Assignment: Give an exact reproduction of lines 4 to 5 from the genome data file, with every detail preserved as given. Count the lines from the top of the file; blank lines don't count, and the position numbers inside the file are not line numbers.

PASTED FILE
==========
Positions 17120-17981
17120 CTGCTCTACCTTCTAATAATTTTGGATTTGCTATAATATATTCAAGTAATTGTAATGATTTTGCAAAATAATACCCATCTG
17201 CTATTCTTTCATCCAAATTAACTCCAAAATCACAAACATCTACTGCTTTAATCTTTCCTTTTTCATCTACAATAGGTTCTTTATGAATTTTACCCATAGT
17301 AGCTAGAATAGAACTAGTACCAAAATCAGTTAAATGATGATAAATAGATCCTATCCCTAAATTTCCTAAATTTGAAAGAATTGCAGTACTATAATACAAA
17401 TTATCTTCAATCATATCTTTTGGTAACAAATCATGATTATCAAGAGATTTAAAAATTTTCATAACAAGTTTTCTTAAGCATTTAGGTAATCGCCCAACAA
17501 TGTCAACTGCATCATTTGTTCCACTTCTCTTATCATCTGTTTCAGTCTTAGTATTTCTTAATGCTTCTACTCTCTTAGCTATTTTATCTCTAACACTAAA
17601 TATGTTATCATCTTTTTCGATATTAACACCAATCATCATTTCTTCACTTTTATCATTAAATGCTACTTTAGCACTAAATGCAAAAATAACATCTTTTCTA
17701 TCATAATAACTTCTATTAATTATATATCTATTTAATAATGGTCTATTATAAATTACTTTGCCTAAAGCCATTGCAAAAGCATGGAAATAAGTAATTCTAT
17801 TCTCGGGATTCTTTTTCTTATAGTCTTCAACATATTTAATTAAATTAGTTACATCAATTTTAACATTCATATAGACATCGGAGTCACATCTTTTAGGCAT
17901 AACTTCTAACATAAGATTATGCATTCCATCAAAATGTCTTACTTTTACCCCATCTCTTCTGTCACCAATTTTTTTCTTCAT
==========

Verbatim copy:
17301 AGCTAGAATAGAACTAGTACCAAAATCAGTTAAATGATGATAAATAGATCCTATCCCTAAATTTCCTAAATTTGAAAGAATTGCAGTACTATAATACAAA
17401 TTATCTTCAATCATATCTTTTGGTAACAAATCATGATTATCAAGAGATTTAAAAATTTTCATAACAAGTTTTCTTAAGCATTTAGGTAATCGCCCAACAA